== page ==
This version of ScratchJr has been built for ChromeBooks from the Android version. We have had to remove some features, such as sharing, due to differences between Android and Chrome OS. Even without some features we hope that young children can enjoy creating their own stories and games with ScratchJr on Chrome. Note that the latest version has been set to use fullscreen instead of a tablet sized window. We welcome feedback on this change, and please let us know if there are any problems at info@scratchjr.org

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  • CES Tech ToDo #4 Digital Citizenship

    Posted by Paula Stanbridge on 9/18/2018
    • Friendly reminder that your classroom digital citizenship lessons are to be completed in class by the end of September.  All lessons are on CommonSenseMedia.org

     

     

    • Grades 3-5 has newly updated lessons! There are Google Slides and Google Docs! 

     

    • Please think about sending the accompanying Parent Tip Sheets home through your Outlook Parent Group or through Seesaw.  Download the PDF from CommonSenseMedia.org and upload to Seesaw or attach to an email to your parents. Our data shows that a parent is the #1 person the students ask for help when navigating things online (teachers are #2).  This is a huge responsibility.  And reinforcing your lessons the rest of the year is highly important to their futures.

     

    • If you are new you’ll need to make a Common Sense Media account to access the lessons.  There is a Common Sense Media icon in ClassLink that you can save your username/password so you don’t have to remember in the future. Several folks have had trouble signing in to the For Educators Screen. If you are having some issues, I suggest you create a new account using your Google sign in. Here is a quick video to show you what’s happening and a quick solution for you. 

     

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  • Chrome Interface New Look

    Posted by Paula Stanbridge on 9/14/2018

    Chrome is getting a new look. If you have not received the update features and look already on your Chromebook, desktop and other devices, you will very soon. You do not need to do anything, but it may take a little time for everyone to receive the updates. I noticed my changes this morning.

    Chrome interface gets a new look 10 years after Google browser debut.

    10th Anniversary of Chrome, Google has given its web browser its first redesign in a decade.

    • All versions of Chrome get "more rounded shapes, new icons and a new color palette," 
    • The active tab now has vertical edges and curvy corners
    • The omnibox is now oval -- and it works differently
    • Chrome, gets a more advanced built-in password manager – for new accounts.

     

    Click here for a good resource if you would like to learn more.  

    google image

     

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  • CES Tech ToDo #4 Seesaw

    Posted by Paula Stanbridge on 9/4/2018

    #4-- Seesaw

    *Set up your Seesaw class & have students sign in.

     

    All Teachers:

    1. Create a free account on Seesaw.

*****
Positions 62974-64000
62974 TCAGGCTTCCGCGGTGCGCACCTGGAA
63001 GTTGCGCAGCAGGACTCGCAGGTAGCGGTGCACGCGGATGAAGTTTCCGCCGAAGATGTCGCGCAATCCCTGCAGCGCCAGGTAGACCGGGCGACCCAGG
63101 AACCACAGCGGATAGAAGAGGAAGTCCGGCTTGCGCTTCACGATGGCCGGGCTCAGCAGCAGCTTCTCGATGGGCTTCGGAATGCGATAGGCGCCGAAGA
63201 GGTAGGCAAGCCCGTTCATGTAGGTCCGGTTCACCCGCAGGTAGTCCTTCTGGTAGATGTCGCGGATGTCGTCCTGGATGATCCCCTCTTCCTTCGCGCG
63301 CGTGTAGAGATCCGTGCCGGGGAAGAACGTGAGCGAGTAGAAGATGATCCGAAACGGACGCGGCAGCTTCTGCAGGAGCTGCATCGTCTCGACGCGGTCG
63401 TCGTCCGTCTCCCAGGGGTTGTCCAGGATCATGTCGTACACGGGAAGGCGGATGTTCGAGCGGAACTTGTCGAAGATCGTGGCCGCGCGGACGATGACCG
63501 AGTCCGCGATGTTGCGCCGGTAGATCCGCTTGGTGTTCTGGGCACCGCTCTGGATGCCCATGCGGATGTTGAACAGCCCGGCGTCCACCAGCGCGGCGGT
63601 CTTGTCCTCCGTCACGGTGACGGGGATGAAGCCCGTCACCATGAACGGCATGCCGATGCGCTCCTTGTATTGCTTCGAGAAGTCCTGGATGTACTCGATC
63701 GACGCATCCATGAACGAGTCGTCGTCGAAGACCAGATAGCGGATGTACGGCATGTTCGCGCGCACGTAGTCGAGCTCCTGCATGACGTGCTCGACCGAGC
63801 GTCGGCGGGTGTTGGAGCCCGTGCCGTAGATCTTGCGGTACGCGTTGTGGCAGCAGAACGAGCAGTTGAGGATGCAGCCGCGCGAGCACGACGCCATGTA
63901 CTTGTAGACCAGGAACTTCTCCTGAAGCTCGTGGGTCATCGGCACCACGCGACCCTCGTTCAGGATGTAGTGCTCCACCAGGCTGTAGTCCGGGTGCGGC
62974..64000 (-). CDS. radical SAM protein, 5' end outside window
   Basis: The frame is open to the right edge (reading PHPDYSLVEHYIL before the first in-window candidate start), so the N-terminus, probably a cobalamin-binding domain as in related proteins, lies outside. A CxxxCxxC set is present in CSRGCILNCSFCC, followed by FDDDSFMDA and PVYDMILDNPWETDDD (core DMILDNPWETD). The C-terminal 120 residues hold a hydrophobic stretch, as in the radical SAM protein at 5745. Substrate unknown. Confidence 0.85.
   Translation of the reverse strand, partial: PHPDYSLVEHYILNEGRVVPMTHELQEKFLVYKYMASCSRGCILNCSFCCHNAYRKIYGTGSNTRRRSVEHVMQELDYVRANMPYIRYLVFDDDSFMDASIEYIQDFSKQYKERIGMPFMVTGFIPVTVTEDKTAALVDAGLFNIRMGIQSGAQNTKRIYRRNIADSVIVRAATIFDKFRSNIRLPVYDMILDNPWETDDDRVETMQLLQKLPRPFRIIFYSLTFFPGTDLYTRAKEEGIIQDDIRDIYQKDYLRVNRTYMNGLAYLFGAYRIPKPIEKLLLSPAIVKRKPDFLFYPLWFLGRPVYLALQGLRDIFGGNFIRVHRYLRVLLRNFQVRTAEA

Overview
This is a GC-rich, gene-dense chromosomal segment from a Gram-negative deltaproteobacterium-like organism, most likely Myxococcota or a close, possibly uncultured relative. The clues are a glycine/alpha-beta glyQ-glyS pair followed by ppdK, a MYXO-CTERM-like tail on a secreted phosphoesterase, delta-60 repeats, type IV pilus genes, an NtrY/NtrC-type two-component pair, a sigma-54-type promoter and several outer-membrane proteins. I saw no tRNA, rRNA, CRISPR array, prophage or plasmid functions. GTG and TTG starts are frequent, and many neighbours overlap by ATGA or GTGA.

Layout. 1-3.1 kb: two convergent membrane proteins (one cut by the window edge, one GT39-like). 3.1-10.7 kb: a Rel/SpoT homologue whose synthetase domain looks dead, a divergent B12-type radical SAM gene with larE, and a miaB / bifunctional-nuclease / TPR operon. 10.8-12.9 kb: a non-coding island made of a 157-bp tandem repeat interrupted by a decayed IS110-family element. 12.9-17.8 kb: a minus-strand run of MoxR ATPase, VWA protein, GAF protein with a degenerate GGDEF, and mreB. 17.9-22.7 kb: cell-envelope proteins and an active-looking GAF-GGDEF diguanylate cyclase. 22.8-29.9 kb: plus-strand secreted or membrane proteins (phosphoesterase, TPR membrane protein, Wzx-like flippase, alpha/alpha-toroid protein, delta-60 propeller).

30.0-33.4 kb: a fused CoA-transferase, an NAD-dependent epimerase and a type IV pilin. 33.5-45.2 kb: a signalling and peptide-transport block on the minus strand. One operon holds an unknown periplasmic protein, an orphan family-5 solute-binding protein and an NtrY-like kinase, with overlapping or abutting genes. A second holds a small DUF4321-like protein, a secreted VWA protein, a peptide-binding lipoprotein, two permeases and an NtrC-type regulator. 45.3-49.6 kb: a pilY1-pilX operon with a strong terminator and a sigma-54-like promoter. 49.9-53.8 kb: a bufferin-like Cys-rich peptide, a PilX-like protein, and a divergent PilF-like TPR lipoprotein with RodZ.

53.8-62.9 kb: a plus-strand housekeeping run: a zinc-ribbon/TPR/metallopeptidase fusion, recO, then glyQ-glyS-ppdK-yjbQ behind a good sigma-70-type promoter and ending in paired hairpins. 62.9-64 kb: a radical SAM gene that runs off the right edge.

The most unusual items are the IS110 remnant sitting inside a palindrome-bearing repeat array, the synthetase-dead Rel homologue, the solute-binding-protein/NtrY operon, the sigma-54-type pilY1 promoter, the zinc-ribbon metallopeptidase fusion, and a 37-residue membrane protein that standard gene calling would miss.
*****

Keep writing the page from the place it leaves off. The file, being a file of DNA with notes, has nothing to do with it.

2. Using your instructions (also attached) for Seesaw, create this year’s class—Slide 13.  (Slide 14 about Seesaw’s fantastic PD in your PJ’s for great PD on Seesaw at your convenience.)
    3. Choose how you will add your students. (Students click to join using their Google Account [2-6] or Teacher enters students [k-1] and they use a QR code and then click to choose their name to get in.)
      • If you choose the QR code, print copies of your QR code for your class. (If you choose the QR code sign in method, your students will only be able to upload work from school.) When you click to add your students, you will see the Student QR Code window open. Print your class QR Code Poster to have in your class for your students to scan.
      • If you choose the Google Account method, you students will click to sign in with their Google Account, and they will need your seesaw class code to join. (If you choose this method, your students can upload work from school and home.)

     

    Students who sign in with their Google Account:

    1. Sign in to your Chromebook.
    2. Sign in to Classlink.
    3. Find the app for Seesaw & click to sign in using your login information and directions provided by your teacher.
    4. Then make sure you right click the Seesaw app in Classlink and update your password to your current, correct username and password—which will be your Google email and network password.

    Students who sign in with a QR Code:

    1. Use your Class QR Code Poster to sign in.
    2. You will choose “I’m a student” &  scan the QR code with the camera on your Chromebook.

    Younger Students Options from the last two ToDo’s can be applied to this week as well. Option A: Individual Teacher Signs in For Students; Option B: Teacher Uses a Center Concept for Small Groups

     

    Today, 3-3:30 is Seesaw if you want to sign up to attend (from my webpage under Learning Opportunities)—Goals-1. Sign in and set up your Class 2. See what it looks like the first time a student signs in and joins your class 3. Look at something cool you may not know about Seesaw (go or stay for Q and A)

     

    Check out these Getting Started with Seesaw Activities. . .

    PreK-1st Grade

    2nd-5th Grade

    Older Students